Similar considerations filled Commentary and other journals. For example, as early as 1952, a prominent member of Commentary’s editorial staff, Irving Kristol, wrestled his conscience and broke with his fellow staffers’ liberal views. He wrote that Joe McCarthy was certainly a threat to the nation’s political integrity, but a bigger problem was the Left’s refusal to disavow communism. The Left’s dithering, he said, gave McCarthy ammunition. Kristol’s colleagues fired back, accusing him in print of McCarthyism. The battle for the nation’s soul – not to mention Commentary’s – intensified.
Meanwhile, inside Henry Luce’s empire, the arguments centered on corporate culture, corporate responsibilities. Fortune and Time, reflecting Luce’s belief that America must own the century, insisted corporate leaders had to do more than earn profits; they had to forge in America a “business civilization” in which financial values shaped everything from arts and entertainment to architecture to the nation’s infrastructure to the behavior of families. Capitalism had to have a ‘moral basis’.
What did this mean? Luce summed it up in practical terms: “I am biased in favor of God, Eisenhower, and the stockholders of Time Inc.” He promoted a certain image of American masculinity. Time and Life ran numerous articles on Billy Graham’s increasingly popular Christian crusades, describing Graham as lean, blond and handsome. Besides his physical attributes, a large part of what made Graham so attractive, said Luce, was the businesslike efficiency of his religious operation. When Graham went to New York City in the summer of 1957 for a series of rallies, he surrounded himself at news conferences with elite male business figures, including William Randolph Hearst, Jr., and Henry Luce. In Yankee Stadium, on July 20, Vice President Richard Nixon appeared at his rally. The stadium was an appropriate venue, not just for accommodating the crowd but also for stressing Graham’s athleticism and love of sports, part of his all-American image. Sports metaphors leavened his sermons. “Christianity is not a religion for weaklings,” he asserted. “We must be strong, virile, dynamic, if we are to stand.”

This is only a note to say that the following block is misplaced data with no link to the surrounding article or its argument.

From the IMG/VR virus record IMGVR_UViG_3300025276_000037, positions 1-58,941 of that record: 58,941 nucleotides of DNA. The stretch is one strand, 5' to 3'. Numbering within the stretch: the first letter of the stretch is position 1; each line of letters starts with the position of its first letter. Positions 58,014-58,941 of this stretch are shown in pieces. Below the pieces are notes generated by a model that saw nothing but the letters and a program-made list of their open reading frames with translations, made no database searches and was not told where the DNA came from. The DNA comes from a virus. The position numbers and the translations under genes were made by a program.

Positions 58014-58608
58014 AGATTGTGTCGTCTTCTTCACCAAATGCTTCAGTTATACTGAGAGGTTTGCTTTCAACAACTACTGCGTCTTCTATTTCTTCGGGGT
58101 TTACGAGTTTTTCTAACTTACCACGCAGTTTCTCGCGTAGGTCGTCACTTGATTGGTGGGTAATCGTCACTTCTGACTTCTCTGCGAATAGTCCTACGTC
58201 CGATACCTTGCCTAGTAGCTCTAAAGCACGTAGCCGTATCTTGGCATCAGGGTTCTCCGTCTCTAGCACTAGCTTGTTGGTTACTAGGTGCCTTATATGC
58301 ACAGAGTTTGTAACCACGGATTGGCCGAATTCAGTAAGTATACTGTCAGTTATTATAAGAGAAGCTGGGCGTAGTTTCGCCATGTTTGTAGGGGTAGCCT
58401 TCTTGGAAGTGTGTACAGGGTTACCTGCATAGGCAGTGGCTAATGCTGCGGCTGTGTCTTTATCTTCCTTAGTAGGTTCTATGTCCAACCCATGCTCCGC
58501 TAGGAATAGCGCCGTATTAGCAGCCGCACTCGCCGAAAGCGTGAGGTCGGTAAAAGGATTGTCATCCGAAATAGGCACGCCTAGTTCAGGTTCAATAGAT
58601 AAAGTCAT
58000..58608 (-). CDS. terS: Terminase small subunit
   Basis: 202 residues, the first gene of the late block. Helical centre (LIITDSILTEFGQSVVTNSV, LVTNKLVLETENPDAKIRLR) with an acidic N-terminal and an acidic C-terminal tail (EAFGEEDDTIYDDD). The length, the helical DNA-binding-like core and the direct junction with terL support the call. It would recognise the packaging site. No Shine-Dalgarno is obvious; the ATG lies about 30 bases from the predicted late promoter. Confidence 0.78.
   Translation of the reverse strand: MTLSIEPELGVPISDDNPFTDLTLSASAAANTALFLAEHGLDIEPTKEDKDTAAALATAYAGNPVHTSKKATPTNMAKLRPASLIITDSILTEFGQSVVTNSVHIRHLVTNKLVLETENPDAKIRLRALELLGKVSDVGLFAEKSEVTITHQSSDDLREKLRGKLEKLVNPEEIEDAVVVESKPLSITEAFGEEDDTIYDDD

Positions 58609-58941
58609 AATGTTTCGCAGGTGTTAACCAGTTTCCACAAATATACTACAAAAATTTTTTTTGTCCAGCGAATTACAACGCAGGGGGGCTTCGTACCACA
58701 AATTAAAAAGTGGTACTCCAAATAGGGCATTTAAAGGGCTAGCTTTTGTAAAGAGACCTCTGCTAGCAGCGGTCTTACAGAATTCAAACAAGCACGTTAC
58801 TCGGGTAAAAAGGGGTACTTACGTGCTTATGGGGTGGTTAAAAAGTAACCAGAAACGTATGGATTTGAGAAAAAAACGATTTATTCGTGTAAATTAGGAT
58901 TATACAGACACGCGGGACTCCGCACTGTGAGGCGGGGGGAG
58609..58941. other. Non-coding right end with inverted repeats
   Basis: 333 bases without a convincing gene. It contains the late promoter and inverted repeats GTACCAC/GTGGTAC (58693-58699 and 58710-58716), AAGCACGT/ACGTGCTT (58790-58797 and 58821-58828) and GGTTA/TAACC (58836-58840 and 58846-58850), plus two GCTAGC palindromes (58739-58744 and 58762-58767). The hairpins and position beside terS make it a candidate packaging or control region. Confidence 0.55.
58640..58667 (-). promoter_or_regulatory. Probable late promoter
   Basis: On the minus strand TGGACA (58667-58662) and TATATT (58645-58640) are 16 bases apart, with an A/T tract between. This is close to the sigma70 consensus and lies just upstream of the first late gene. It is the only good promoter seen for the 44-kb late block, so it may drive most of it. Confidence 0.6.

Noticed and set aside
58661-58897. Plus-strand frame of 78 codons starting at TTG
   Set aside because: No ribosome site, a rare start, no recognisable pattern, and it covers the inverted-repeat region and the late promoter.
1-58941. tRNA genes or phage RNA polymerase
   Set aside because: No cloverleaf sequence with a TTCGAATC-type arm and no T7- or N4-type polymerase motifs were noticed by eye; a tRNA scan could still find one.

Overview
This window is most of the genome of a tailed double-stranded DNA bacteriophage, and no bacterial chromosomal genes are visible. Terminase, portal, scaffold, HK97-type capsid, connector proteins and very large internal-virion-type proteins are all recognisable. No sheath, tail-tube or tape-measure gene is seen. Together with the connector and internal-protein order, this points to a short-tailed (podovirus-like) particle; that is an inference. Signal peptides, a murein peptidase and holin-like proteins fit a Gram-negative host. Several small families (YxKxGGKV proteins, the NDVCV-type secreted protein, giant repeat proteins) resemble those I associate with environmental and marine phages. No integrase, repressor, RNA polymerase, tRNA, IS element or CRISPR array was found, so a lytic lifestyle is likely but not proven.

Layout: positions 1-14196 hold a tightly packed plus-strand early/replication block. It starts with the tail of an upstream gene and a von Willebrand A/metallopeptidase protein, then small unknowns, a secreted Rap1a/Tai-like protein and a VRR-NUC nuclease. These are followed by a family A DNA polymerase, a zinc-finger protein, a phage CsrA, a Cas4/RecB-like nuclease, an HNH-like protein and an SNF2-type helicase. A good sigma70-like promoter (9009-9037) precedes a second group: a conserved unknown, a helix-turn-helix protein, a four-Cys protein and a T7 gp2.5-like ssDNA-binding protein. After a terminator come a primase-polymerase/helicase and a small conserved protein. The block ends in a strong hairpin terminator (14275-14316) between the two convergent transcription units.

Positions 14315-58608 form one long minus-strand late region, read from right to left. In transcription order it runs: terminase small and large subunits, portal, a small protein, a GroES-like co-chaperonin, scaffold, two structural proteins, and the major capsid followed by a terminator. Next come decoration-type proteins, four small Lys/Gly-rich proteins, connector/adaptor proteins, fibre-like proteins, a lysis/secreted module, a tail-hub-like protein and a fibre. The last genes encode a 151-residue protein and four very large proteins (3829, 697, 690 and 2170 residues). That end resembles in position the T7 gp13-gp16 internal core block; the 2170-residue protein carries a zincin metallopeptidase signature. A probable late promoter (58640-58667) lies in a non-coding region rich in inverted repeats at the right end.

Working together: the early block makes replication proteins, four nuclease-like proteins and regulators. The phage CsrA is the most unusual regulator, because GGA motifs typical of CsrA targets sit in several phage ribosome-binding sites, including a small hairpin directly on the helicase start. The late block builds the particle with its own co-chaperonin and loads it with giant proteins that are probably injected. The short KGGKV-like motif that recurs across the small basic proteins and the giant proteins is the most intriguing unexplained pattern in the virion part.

What role did women play in this mix of bodybuilding, business, and faith? “I never talk alone with a woman,” Graham told an interviewer. Fervently, he avoided “lovesick women and bobby-soxers”. The American soul demanded sexual vigilance; Henry Luce agreed.
Next to Time on the newsstands, competing views of masculinity waved their muscular pages, including the pulp version with postwar variations. “In wartime the Armed Services taught soldiers how to fight enemies, but back home, working-class soldiers depended upon the mass-market magazines for their civilian life-lessons,” wrote Adam Parfrey, editor of It’s a Man’s World: Men’s Adventure Magazines, the Post-War Pulps. “All of them had, among the lures of woman flesh and vicious bad guys, a lot of warnings, how-to’s, and comforting memories of wartime, when decisions were black and white, the villains darker and the victories sweeter.”
Bruce Jay Friedman went to work for Martin Goodman’s Magazine Management Company in 1954, after a stint in Korea. Racism, misogyny, and imperialism were ‘just the way things were” in titles such as Male, Stag, and True Action – known in the trade as “armpit” publications, he said, “We didn’t think twice about it”: this was blue-collar manhood.
Friedman hired a young writer named Mario Puzo who created giant mythical armies, lock them in combat in Central Europe, and have casualties coming in by the hundreds of thousands. Other regular features in men’s magazines included “Animal Nibbler” stories about people who had been nibbled half to death by ferocious little animals. “Sintown” stories were always a hit with readers. “I always though of them as ‘scratch the surface’ yarns,” Friedman said. “(Outwardly, Winkleton, Illinois, is a quiet, tree-lined little community…But scratch the surface of this supposedly God-fearing little town and you will find that not since Sodom and Gomorrah and blah blah blah) Any town with a bar and a hooker would do.”